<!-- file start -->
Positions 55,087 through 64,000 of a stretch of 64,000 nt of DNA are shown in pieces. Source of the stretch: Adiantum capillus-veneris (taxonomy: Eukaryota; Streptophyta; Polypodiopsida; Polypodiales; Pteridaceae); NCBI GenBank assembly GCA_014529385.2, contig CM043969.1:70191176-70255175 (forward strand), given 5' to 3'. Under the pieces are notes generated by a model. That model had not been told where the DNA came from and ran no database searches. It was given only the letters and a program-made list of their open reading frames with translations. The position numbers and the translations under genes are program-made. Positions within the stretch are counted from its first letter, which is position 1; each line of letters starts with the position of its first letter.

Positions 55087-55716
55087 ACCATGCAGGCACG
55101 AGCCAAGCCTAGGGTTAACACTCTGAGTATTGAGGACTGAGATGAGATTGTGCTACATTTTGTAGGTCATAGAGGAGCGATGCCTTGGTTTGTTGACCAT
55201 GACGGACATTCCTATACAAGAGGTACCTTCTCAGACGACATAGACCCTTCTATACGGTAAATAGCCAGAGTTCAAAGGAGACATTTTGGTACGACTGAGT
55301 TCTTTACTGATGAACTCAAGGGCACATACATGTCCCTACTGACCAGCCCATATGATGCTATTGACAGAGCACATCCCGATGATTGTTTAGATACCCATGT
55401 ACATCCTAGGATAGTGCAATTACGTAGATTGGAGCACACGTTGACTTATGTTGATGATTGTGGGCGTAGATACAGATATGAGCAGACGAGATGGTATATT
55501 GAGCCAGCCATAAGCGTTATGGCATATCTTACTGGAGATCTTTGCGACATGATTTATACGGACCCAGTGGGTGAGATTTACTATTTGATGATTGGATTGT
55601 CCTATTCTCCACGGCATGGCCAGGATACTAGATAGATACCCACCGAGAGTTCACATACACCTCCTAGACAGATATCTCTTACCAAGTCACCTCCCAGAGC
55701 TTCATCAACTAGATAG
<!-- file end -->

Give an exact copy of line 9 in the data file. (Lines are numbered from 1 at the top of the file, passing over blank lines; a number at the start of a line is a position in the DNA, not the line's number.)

55601 CCTATTCTCCACGGCATGGCCAGGATACTAGATAGATACCCACCGAGAGTTCACATACACCTCCTAGACAGATATCTCTTACCAAGTCACCTCCCAGAGC